Overhead lines and underground cabling

The modernization and extension of infrastructure are necessary for Switzerland's sustainable energy future. This includes the currently prevalent UHV grids and overhead lines. The use of underground cabling in the transmission grid is relatively recent. Overhead and underground lines offer advantages and disadvantages in terms of project design, construction, operation and maintenance. Swissgrid must therefore evaluate all of the possible variants of overhead and underground lines for each grid construction. The results of these studies are used by decision-making bodies when choosing technologies and corridors.
 

Masten_Grenzwertrichtwerte_250px_en

An overhead line consists of the totality of all phase and earth conductors on a supporting structure and is installed above ground. Overhead lines are used almost exclusively worldwide for energy transmission at high voltage levels, such as 220 and 380 kilovolts. The air surrounding the conductor serves as insulation. The heat which is created by the electricity flow in the conductor can easily be transferred to the environment. More electricity can be transmitted in winter than in summer due to the lower ambient air temperature. In Switzerland, Aldrey cables are primarily used; an alloy of aluminium, magnesium and silicon.

The framework conditions (e.g. power of transmission, length of corridor, line load, soil conditions, etc.) play an essential role in technical design as well as influencing the number of conductors, their section or the choice of materials used for them. There are additional requirements in terms of availability and redundancy. How should underground cables be designed in order to guarantee supply security? Each extension of the transmission grid must be clarified on a case-to-case basis, taking into account the reliability of the operation.

Structural types

Tube block Tunnel construction Directional drilling
Concrete tube blocks are laid in open-air at approx. 1 to 2 meters deep. The width of the wiring trench is approx. 5 meters. A minimum width of approx. 25 meters is required for the construction. To install underground cables without trenches, tunnels of approx. 3 to 4 meters in diameter are constructed in the form of galleries or microtunnelling. The cables are placed on specific cable holders. A drill head to control the digging direction under the obstacles of the surface. To prevent them from collapsing, a stabilizing liquid is squirted behind the drill head and the empty tubes for the cables are laid. This type of construction is suitable for short distances, for example, passages under rivers or roads.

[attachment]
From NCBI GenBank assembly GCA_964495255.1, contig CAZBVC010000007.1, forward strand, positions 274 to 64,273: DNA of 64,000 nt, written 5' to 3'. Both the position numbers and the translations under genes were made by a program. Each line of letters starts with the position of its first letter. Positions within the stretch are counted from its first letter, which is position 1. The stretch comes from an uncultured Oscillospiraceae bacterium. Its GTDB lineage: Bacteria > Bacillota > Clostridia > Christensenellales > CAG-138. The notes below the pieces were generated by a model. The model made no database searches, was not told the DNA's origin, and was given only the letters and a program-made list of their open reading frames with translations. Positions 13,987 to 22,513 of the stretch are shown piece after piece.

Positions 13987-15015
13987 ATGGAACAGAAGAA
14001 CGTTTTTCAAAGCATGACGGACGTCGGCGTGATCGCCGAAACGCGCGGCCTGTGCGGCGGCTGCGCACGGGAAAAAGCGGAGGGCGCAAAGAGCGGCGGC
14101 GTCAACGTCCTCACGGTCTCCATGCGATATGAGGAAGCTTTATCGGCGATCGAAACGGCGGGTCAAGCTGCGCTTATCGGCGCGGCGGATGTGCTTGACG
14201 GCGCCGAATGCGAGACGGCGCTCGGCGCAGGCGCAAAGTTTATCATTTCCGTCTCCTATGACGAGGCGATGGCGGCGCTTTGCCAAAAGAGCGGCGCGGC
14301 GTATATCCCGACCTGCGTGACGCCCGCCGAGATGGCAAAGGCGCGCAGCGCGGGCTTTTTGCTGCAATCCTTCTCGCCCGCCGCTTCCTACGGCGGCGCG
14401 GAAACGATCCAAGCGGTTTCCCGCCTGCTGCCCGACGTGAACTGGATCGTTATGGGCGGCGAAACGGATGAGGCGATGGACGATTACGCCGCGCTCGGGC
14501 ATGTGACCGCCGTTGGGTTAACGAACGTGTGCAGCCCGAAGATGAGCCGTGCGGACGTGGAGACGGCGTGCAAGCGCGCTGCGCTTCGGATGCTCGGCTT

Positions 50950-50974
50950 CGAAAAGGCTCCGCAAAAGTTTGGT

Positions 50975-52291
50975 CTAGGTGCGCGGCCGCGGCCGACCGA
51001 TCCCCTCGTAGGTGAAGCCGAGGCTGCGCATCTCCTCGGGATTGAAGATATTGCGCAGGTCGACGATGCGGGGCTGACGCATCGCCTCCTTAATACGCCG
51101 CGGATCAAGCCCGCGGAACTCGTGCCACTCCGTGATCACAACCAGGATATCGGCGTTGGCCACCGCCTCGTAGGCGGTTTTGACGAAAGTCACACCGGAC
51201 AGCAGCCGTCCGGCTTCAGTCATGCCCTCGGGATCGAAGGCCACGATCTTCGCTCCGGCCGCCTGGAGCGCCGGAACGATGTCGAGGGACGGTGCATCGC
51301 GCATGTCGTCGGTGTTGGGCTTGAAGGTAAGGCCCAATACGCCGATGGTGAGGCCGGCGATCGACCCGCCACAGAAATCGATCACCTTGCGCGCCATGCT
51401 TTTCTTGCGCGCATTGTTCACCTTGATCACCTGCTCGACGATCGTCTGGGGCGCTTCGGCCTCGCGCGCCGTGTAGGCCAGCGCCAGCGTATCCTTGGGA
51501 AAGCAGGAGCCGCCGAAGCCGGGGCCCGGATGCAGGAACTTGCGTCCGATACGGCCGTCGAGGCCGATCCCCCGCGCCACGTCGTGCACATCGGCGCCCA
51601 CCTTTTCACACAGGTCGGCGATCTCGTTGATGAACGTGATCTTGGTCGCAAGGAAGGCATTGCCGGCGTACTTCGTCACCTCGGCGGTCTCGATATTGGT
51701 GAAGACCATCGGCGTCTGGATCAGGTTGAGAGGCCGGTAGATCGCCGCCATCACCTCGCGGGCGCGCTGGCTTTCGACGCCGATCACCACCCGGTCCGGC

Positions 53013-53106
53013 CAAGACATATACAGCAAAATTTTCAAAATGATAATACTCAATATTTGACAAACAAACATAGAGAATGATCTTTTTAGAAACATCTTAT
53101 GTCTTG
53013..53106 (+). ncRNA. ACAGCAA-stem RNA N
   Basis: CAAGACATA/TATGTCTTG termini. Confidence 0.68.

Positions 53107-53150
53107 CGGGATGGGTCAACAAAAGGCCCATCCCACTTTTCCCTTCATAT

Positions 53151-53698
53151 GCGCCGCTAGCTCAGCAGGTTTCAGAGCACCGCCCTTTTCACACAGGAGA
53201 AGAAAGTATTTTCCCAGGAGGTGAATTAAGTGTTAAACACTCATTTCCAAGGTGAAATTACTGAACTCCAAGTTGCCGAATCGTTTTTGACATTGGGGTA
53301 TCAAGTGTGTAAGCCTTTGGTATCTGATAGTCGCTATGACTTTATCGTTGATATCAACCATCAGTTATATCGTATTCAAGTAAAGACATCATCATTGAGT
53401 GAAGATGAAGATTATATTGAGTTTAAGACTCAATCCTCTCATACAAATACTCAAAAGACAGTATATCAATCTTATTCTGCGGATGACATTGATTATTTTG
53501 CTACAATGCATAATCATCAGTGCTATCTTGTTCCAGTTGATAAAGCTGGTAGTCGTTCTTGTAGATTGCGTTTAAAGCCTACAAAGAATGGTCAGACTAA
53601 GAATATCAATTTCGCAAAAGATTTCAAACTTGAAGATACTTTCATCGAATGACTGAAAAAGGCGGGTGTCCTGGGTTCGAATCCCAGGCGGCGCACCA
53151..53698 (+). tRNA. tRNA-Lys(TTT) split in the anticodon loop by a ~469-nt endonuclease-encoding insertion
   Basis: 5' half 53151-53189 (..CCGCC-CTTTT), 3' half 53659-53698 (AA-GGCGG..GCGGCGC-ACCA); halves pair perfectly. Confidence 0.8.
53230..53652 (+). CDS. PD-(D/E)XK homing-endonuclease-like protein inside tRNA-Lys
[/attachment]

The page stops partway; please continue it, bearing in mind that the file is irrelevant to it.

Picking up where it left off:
Underground cables are very widespread for the transmission of electricity in regional distribution grids, and are increasingly used in the national distribution grid up to 150 kV. Underground cables have proven themselves in terms of technique and operation in these areas. In the 380 kV and 220 kV transmission grid, very few underground cables of more than 1 km are used; empirical values resulting from operation over a long period of time are therefore lacking.

  Underground cables Overhead lines

Extra high voltage: 380 kV and 220 kV 8 km 6 750 km

High voltage: 36 kV to 150 kV 2 031 km 7 158 km

Medium voltage: 1 kV to 36 kV 33 544 km 10 914 km

Low voltage: 0.4 kV to 1 kV 76 311 km 9 719 km

Each grid construction project is developed as part of a multi-stage federal planning and authorization process involving federal agencies, cantonal authorities, environmental protection associations, grid operators and persons who are directly affected. While the authorities define transmission technology and the project corridor during the sector plan procedure, persons who are directly affected can submit their requests during the procedure for approval of the plans. The «Transmission Line Evaluation Model» developed by the Swiss Federal Office of Energy (SFOE), the Federal Office for the Environment (FOEN) and the Federal Office for Spatial Development (ARE) as well as the Federal Electricity Commission (ElCom) is used for the decisions. The aim is to ensure solutions with a high level of acceptance.

Evaluation scheme for transmission lines

All four evaluation categories flow equally into the technology decision.

* Cost comparison

The costs form part of the decision-making basis. The lifecycle costs are taken into consideration. These include construction, operation, maintenance and electrical energy losses over the entire service life. Depending on the technology and the local circumstances, the costs of underground cabling are higher by a specific factor than an overhead line. In cases with favourable conditions for underground cable and unfavourable conditions for overhead lines, underground cable can be about twice as expensive. With reverse conditions, the factor can be up to 10 and more.

Every Swissgrid grid project, whether overhead line or underground cable, must be evaluated by the ElCom regulator from an economic perspective since the costs are transferred to the consumers’ electricity bill.

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